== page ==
Hopefully by the time that happens we will see all the record labels in the deal. Big mistake on the music industry side :rolleyes:
     
  7. ibook30 macrumors 6502a

    ibook30

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    #7
    Tiered Pricing

    Has anyone heard what kind of prices the music industry wants? $2 for a new song 25 cents for an old one??

    And- Has apple resisted, or are they just negotiating ??

    I feel confident we will see price structure changes in 2006. The struggle to get itunes Australia up points in that direction - as well as countless oher stories about the apple and the music industry.

    I like the simplicity itunes pricing offers right now - but am open to new structures. I don't want to be charged more to buy a new album on line instead of at a store - that'd make me reconsider.
     
  8. DeSnousa macrumors 68000

    DeSnousa

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    Last rumour had the prices at AUD$1.75. Expect around there and older music being cheaper.
     
  9. andiwm2003 macrumors 601

    andiwm2003

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    #9
    with music sold via itunes the costs go down for the music companies. in an open market that would lead to price reduction. but of course that's not what the music industry wants. they want to increase their sales.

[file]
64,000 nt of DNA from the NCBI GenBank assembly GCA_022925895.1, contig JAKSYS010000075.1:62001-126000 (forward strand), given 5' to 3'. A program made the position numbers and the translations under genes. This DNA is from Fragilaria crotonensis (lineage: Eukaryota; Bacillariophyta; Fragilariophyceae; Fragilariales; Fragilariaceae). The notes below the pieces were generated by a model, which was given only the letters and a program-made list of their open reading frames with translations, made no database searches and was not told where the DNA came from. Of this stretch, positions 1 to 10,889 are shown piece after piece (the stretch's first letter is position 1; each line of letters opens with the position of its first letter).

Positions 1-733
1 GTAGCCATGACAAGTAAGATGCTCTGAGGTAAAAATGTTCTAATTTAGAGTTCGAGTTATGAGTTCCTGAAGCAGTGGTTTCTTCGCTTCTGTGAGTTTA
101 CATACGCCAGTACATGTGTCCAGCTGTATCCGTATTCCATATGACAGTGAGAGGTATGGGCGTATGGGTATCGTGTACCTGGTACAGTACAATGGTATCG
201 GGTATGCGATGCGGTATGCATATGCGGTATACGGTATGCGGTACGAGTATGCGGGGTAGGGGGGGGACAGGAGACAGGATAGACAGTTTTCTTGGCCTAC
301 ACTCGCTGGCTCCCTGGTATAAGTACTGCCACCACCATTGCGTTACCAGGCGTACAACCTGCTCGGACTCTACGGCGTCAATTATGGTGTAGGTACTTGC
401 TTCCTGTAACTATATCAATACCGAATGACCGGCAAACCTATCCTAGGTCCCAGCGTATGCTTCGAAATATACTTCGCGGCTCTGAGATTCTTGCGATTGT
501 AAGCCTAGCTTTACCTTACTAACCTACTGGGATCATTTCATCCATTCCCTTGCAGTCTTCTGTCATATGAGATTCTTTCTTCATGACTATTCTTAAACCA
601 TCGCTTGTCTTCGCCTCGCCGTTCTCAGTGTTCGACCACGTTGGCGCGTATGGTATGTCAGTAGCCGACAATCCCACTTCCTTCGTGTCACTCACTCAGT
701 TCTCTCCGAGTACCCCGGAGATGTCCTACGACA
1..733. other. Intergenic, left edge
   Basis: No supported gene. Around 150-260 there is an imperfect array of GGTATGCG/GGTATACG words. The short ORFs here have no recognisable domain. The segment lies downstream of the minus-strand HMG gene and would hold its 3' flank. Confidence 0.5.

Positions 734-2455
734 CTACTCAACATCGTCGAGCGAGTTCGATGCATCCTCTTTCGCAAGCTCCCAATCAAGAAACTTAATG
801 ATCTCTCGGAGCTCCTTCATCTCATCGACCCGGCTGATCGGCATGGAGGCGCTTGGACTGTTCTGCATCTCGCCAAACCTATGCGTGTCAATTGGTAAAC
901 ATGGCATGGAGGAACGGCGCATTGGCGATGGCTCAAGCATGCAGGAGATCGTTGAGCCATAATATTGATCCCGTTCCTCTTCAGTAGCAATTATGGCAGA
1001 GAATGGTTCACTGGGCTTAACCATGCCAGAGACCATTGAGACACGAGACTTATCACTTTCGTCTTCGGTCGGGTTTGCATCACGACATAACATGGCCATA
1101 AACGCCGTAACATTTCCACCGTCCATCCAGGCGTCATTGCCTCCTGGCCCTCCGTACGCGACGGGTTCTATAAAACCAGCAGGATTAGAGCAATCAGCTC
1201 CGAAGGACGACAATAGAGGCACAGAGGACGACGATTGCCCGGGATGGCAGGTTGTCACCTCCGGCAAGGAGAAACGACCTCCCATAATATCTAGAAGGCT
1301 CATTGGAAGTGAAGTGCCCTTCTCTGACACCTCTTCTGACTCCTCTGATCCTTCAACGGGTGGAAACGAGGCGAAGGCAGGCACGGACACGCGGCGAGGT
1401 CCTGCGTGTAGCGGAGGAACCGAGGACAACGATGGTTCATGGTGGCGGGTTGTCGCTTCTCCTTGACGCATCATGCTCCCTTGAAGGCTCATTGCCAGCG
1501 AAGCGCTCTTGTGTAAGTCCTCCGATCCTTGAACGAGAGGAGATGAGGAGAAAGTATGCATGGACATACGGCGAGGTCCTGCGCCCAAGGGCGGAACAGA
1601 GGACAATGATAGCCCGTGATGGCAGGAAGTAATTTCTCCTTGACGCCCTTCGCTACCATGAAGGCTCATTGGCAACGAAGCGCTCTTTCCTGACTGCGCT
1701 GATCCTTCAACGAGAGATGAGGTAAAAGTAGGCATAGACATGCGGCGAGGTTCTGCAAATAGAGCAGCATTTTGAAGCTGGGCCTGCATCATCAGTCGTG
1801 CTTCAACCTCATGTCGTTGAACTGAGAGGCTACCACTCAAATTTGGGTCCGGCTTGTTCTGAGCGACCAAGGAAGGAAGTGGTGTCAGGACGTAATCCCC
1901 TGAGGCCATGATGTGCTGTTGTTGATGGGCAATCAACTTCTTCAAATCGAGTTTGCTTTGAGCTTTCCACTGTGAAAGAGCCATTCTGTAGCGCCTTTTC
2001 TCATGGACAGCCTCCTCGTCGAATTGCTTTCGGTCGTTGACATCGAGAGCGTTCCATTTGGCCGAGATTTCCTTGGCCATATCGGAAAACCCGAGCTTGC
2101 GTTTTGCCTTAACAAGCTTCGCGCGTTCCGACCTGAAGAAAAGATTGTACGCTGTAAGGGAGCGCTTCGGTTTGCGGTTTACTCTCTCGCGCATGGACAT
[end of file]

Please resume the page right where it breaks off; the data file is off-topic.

so far online music sales are only 2% of their sales, but that will change. and then the greedy music managers will have to decide to either sell for reasonable prices or drive vast numbers of people into illegal downloading. maybe they have to accept that music will be less profitable in the future and that the sales numbers (in $) will go down. how about not giving multimillion dollar contracts to artists and managers and spending less on excessive parties for celebrities to compensate for lower prices?

    but it's great that australia finally gets their itunes store. it's about time.
     
  10. Ja Di ksw macrumors 65816

    Ja Di ksw

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    I honestly don't understand why they are pushing to raise the price. All the analysts are saying it's a bad idea, people will download illegally, yada yada yada. Everyone knows the reasons against it.

    Yes, the music companies want to make money. Yes, they are notoriously a** holes. But people seem to think those two things make companies into morons as well. The people at the top are not sitting there tapping their fingers together and saying "Screw the public! Let's charge tons of money! I want more money! Where's a baby I can eat?!" They are going to be trying to work out how much money they can make, and they have to realize that they will make less if they up the price and lose the majority of their market.